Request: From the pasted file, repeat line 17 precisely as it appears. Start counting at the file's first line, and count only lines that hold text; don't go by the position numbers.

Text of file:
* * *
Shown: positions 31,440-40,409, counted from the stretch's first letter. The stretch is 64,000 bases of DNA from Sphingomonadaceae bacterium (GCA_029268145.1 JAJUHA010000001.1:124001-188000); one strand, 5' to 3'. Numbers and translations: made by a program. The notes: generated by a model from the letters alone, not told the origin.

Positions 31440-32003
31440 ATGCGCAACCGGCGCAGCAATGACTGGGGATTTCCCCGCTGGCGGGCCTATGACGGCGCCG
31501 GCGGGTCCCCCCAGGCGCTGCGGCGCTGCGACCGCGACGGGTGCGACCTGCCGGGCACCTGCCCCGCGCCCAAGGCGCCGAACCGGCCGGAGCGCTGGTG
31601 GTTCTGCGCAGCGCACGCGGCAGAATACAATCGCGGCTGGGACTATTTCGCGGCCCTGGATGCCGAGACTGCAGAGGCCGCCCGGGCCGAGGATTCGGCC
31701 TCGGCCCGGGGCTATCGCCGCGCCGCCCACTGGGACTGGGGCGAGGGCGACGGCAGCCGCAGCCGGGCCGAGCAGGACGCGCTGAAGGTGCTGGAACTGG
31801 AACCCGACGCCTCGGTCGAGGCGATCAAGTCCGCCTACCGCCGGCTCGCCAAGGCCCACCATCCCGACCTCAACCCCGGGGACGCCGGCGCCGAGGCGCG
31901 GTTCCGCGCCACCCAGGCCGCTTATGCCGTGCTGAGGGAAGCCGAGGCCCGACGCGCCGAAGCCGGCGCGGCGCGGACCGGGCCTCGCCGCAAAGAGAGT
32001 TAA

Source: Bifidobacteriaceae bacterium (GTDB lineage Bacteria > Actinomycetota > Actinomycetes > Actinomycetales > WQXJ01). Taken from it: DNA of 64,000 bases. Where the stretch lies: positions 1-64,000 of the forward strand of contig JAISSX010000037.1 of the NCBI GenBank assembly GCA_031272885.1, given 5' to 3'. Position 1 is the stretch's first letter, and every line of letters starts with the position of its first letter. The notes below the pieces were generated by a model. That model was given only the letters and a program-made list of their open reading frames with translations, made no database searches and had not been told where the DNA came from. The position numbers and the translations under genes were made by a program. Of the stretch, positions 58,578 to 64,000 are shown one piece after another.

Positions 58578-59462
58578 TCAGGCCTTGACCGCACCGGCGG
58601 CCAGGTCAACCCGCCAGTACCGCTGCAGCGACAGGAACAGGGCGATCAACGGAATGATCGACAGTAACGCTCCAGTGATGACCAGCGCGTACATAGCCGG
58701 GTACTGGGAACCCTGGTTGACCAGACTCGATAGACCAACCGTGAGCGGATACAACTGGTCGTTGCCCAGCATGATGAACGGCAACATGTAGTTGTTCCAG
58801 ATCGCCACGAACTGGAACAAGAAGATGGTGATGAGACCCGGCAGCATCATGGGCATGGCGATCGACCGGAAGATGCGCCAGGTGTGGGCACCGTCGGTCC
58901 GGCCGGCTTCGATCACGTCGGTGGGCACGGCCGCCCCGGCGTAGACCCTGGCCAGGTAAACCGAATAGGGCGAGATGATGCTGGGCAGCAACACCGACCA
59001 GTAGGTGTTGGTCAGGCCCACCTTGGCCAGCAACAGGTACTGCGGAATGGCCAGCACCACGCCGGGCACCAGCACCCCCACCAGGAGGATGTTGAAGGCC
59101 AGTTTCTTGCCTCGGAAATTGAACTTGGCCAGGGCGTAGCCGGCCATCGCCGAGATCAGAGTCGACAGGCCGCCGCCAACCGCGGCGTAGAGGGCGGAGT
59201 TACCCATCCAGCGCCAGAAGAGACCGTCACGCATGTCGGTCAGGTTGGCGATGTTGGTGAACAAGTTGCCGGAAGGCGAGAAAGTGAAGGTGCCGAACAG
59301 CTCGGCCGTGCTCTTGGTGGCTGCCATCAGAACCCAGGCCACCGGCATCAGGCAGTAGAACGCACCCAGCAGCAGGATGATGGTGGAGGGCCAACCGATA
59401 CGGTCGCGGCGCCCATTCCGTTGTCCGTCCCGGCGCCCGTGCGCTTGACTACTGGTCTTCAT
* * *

59001 GTAGGTGTTGGTCAGGCCCACCTTGGCCAGCAACAGGTACTGCGGAATGGCCAGCACCACGCCGGGCACCAGCACCCCCACCAGGAGGATGTTGAAGGCC